Data analysis is at the heart of Walmart's new approach to healthcare, which will only include doctors who practice evidence-based medicine.
In the morning of the first day of HLTH 2018, Jonathan Bush of athenahealth explained why doctors hate their jobs and how to fix that. A few sessions later, two Walmart VPs reminded everyone that the American healthcare system is still a mess and that "bad doctors" are a big part of that problem. The general tone of the Walmart session--"The End of Provider Entitlement"--was full of damning data and clearly restrained anger. The next step in the company's healthcare transformation is to build care networks that exclude doctors who don't practice evidence-based medicine.
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Walmart's plan was the polar opposite of athenahealth's ideas for improving the healthcare system: Make doctors happier. Bush shared survey results that showed 63% of doctors are not engaged in their work. Burnout combined with a physician shortage isn't good news for patients. Athenahealth's research identified three factors driving this unhappiness: Resources, tools, and latitude. He traced the source of the last item to doctors selling their practices to larger health systems.
"In the last 8 years, docs have lost a lot of freedom," Bush said. "That went away when they sold their practice."
Bush said that to solve the physician burnout problem the healthcare system must find other opportunities for doctors to use their training and experience to make treatment decisions.
"We must replace the latitude docs lost with mergers with some other place where latitude is useful and satisfying to replace that level of engagement," he said.
Marcus Osborne, the vice president of health transformation at Walmart, sees that latitude as the root cause of the problems in healthcare: The wrong care, not enough care, and low value. Walmart has crunched the data from its Centers of Excellence Network healthcare program, and Osborne and his colleague Lisa Woods were horrified and angered by the results.
Walmart has used this analysis to compare recommendations from local doctors with the assessment of physicians in the Centers of Excellence Network. Woods said that their data shows overtreatment and misdiagnosis at higher rates than the national levels.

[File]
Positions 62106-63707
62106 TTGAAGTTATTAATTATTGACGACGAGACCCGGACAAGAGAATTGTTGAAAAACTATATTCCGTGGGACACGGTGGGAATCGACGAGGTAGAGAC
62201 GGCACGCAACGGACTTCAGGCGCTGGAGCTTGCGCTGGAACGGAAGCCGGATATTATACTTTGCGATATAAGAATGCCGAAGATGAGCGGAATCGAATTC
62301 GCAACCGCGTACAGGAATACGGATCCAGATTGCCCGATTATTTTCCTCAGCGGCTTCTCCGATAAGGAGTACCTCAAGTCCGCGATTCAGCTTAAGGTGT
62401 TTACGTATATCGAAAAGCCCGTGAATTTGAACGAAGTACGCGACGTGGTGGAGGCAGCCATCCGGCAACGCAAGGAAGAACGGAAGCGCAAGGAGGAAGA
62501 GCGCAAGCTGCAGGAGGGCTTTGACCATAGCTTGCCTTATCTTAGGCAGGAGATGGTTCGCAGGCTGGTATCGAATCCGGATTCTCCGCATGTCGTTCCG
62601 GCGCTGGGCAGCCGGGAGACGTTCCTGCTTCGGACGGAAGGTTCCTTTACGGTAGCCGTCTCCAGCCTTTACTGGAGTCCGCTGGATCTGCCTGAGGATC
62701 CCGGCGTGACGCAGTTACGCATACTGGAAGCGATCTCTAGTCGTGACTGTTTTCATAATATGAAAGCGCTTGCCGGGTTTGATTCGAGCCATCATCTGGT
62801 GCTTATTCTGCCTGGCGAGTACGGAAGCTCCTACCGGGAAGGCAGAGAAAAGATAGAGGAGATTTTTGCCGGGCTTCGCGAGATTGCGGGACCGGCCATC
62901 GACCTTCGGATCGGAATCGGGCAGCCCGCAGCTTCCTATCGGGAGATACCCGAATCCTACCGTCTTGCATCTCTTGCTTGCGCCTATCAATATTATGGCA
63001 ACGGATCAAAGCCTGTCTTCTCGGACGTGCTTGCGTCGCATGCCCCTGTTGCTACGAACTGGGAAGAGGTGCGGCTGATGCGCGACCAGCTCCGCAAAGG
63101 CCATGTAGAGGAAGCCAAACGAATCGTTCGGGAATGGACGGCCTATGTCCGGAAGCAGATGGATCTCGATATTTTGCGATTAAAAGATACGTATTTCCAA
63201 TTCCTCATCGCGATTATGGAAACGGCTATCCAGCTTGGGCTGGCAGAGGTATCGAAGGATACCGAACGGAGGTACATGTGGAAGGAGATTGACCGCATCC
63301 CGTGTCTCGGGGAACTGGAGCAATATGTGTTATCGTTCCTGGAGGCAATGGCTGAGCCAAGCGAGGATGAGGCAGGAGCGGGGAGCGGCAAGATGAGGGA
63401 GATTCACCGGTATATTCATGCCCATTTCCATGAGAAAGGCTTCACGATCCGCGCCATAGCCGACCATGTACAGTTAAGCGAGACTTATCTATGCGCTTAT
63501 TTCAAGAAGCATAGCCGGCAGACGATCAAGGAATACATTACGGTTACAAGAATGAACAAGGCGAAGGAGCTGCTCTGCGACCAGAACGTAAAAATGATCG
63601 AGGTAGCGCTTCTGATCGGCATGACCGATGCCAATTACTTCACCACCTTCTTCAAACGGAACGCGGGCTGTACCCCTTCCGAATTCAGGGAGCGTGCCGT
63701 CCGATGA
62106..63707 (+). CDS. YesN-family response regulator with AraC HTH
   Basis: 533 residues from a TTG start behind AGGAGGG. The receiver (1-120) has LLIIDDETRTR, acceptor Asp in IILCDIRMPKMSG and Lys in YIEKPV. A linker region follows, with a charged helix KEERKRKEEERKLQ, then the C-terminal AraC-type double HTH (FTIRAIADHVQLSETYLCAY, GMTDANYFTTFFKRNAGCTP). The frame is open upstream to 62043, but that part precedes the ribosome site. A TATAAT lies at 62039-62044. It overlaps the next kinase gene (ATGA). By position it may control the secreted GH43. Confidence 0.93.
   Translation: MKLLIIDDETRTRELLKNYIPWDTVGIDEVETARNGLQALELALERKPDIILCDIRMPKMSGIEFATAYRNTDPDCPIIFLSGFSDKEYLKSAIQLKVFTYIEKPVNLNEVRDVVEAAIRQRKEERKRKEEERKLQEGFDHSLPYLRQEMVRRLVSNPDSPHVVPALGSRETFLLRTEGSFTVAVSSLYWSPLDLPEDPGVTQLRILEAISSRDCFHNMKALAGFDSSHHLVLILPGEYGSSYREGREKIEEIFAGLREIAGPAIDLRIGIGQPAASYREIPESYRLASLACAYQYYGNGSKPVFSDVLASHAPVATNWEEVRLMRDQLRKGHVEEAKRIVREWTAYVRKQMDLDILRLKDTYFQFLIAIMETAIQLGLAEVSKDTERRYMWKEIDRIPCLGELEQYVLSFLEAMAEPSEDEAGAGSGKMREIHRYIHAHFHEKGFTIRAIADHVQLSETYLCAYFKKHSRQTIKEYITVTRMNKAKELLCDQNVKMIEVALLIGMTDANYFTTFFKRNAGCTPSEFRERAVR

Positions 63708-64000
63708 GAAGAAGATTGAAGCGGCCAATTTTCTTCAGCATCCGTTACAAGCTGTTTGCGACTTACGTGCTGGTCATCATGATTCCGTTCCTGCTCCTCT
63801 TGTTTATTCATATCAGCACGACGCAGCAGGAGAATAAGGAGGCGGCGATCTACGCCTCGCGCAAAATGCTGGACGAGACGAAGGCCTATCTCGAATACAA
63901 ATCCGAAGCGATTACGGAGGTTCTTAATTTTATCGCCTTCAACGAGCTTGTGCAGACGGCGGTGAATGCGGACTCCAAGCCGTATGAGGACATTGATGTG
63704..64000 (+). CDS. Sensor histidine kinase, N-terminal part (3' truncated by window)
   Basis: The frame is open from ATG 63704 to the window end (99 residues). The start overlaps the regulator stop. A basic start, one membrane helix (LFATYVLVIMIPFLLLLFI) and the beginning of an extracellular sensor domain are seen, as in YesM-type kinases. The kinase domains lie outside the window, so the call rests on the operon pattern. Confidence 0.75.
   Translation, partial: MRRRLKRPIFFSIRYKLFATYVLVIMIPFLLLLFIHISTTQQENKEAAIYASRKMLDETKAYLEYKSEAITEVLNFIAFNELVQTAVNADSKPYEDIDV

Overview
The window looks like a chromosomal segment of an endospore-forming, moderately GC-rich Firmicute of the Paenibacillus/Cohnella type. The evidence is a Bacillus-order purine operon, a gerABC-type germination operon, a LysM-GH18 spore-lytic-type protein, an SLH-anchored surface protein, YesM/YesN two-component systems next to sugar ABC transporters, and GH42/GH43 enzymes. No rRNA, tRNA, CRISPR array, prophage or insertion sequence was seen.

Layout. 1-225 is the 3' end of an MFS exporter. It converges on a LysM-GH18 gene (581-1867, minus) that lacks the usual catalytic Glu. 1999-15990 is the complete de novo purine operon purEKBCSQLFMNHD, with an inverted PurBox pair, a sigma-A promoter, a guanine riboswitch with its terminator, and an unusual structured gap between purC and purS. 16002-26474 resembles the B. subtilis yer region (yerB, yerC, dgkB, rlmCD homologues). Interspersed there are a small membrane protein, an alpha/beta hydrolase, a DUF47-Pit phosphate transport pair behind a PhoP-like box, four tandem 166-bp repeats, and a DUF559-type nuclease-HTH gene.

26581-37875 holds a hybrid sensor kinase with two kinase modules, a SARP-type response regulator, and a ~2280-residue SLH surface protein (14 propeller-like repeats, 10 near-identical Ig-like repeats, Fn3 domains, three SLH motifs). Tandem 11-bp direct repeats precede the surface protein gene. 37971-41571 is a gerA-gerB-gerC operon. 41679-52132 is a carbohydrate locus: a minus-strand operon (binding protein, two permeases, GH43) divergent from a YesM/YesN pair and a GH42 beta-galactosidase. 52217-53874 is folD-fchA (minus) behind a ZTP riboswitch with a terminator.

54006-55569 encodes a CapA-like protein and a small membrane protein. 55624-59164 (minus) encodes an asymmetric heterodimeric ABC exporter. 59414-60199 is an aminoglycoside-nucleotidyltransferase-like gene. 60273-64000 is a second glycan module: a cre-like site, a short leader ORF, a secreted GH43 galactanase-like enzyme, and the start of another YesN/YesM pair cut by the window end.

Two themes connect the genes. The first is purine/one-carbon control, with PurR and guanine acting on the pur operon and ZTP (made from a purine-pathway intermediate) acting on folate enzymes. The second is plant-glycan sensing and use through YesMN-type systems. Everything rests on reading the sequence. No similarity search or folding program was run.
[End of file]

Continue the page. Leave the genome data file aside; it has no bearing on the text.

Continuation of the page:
"Associates that go to a home doctor and are told they need surgery but when they get a second opinion at a Center of Excellence, over 50% are told they don't need surgery," said Woods, senior director of health care benefits.
With the Centers of Excellence program, employees with particular health conditions can get care at facilities selected by Walmart. The cost is covered 100% in addition to travel costs for the employee and a caregiver. This program covers organ transplants, spine surgery, joint replacement, treatment for certain cancers, and weight loss surgery.
Among associates who visit and use the network for cancer treatment, 5% get a new treatment plan or an adjusted plan and 10% get a new diagnosis, Woods said.
"We also have associates who have been told that they have cancer and when they get to Mayo, they learn they don't have cancer," Woods said.
The next phase in this transformation is to shift this "serve the customer" focus to the local healthcare scene. Walmart has started by opening primary care clinics, working with partners to deliver dental care and with Quest Diagnostics to provide testing.
The next step in this strategy shifts the focus to doctors. Osborne said the company plans to describe the immediate next step as building provider networks.
"We are going to build optimized networks and drive utilization to the highest value providers," he said. "We will build networks that realize some providers just won't cut it and won't get any value from the network."
Just as Walmart has forced its suppliers to be efficient and low cost, the company could force out of the marketplace doctors who don't practice evidence-based medicine. Current players in the marketplace (medical associations, insurance companies, state insurance boards) haven't found a way to accomplish this. An analysis by MedPageToday and the Milwaukee Journal Sentinel found that state medical boards are not using a national database designed to make it easy to spot doctors who have been found guilty of malpractice. That analysis showed that in 2017, 30 of the nation's 63 state medical boards checked the database fewer than 100 times. In 2016 a study suggested that medical errors are the third leading cause of death in America, after cancer and heart disease.
"Our customers want access to affordable healthcare and, by god, we are going to give it to them," Osborne said. "This is not just about price but the total package: Appropriate care, value, and price."
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